"On 'Praise a Lord Who Chews But Which Does Not Consume (Or Simply, Hot Between Worlds)', they share some of their catchiest and most openly introspective songwriting yet" - Guardian reviews the new album by Yves Tumor. Pitchfork highly recommends the "ecstatic fusion of alt-rock and R&B, seeking the mysterious nexus where 'Loveless' meets 'Purple Rain'" (tagged it Best new music, rated 8.4). Consequence insists "they’ve turned themselves into a ravenous rock deity, a masterful songwriter", whereas NME hears as "evidence of how brilliant rock can be when ambition and talent are met with a creative who isn’t afraid to be strange".

"Uniquely memorable record, encapsulating its creator’s restless spirit" - Mojo reviews the new album 'Oh Me Oh My' by the avant-garde jazz/electro artist Lonnie Holley. Uncut points out it's "his most substantial and accessible album yet," as well as an "act of spontaneous divination, revisiting past traumas with pained understanding, yet also hopeful and celebrating the wonder of life." Pitchfork argues it's Holley's "most ambitious and approachable album: an extraordinary aural memoir that tells a cosmic story of survival" (rated 8.5, tagged Best new music), whereas Treblezine is confident that the album "will be deeply treasured". "This album is a report of loss, deep and personal and historic, yes, but most importantly, tangible and true" - Sputnik music writes enthused.

"'Radical Romantics' is essentially a collection of notes on love. Love—whether sexy, overwhelming, or vengeful—links together the recurring motivations of the Fever Ray catalog: curiosity and exploration, family born and chosen, sexual freedom and pleasure" - Pitchfork reviews the new album by Swedish artist (score 8.4, tagged Best new music). Guardian describes songs as "witty, inquisitive about physical and psychological relationships", whereas DIY Magazine points out that the album "posits the idea of love as an imperative condition for human function, and probes into both its darkest corners as well as the simple, mortal desire for affection, producing a fascinating study of electro-pop in the meantime. NME, similarly, hears "a collection of exhilarating pop vignettes examining love as a preoccupation, an unconstrained struggle and most importantly, a myth". "Even in the face of apprehension, Fever Ray has never surveyed their own future with this much conviction" - Paste Magazine insists.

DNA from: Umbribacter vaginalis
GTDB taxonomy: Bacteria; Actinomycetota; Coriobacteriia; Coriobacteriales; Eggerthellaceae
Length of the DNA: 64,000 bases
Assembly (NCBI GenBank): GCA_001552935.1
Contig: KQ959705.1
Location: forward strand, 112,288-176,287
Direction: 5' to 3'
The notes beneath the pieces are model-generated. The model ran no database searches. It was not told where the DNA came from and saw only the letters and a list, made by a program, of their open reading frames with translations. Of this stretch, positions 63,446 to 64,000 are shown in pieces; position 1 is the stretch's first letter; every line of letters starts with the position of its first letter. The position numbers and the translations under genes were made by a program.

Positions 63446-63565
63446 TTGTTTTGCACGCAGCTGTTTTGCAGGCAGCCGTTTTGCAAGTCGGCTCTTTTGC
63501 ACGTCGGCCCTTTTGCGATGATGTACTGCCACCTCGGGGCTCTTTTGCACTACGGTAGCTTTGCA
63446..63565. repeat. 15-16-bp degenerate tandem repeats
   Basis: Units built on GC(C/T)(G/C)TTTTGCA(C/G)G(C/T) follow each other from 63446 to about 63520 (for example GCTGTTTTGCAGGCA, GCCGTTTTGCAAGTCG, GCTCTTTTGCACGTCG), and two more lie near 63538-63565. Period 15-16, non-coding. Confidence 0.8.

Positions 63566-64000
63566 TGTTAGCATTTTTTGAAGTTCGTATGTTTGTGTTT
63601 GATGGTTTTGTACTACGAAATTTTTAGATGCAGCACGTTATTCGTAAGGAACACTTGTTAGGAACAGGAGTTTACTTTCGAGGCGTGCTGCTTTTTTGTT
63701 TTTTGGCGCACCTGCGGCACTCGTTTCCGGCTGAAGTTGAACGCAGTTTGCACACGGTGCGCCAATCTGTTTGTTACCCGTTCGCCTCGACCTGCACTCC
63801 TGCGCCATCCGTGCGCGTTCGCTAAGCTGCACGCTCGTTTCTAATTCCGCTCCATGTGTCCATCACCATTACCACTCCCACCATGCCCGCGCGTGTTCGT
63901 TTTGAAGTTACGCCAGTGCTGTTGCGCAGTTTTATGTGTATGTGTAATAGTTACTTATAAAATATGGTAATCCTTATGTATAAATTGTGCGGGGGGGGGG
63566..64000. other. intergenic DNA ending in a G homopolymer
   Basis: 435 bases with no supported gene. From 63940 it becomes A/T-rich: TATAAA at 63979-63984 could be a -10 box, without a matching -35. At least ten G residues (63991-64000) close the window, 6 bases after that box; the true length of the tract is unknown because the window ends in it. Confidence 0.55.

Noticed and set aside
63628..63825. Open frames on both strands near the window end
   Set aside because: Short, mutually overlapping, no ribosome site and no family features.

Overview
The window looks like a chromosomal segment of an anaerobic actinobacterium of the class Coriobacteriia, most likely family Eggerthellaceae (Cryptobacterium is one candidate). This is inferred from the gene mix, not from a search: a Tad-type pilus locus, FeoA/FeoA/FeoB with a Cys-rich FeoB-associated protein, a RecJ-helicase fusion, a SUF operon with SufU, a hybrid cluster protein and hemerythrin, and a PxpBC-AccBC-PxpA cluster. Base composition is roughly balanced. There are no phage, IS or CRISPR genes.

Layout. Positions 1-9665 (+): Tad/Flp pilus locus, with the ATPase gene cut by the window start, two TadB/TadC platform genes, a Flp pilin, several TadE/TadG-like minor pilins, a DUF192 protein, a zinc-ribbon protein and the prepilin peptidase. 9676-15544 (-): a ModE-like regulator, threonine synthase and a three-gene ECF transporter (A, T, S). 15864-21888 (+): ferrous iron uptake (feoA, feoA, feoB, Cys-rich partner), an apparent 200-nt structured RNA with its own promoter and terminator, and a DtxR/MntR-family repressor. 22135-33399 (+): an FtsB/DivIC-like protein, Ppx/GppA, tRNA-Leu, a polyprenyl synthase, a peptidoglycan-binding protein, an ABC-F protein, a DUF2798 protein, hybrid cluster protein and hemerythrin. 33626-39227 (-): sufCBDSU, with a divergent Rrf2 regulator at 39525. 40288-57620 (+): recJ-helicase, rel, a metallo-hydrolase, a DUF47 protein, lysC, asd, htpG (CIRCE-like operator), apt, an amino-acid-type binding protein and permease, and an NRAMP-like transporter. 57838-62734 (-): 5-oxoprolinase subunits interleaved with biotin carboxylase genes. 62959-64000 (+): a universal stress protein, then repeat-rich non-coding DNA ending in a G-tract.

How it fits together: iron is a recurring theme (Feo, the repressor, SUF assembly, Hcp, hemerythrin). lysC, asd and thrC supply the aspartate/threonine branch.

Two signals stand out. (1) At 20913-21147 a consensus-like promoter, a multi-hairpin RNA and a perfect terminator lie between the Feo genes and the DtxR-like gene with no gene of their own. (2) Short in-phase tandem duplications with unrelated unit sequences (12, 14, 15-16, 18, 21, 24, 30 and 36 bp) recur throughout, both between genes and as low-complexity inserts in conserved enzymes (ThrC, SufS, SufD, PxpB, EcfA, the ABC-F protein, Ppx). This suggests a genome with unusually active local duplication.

"Big, queasy guitars, bloated bass, drums that hit like a medicine ball to the forehead—the album exudes a sense of both revulsion by and fascination with bodies and the things they do" - Bandcamp goes presenting their recent Album of the Day, 'Dogsbody' by the New York industrial/post-punk band Model/Actriz. Flood Magazine lists a number of references it can detect on the album, whereas Pitchfork declares it Best New Music (grade 8.2), saying "the band’s expertly contained noise-rock din is the perfect foil to frontman Cole Haden’s white-hot charisma".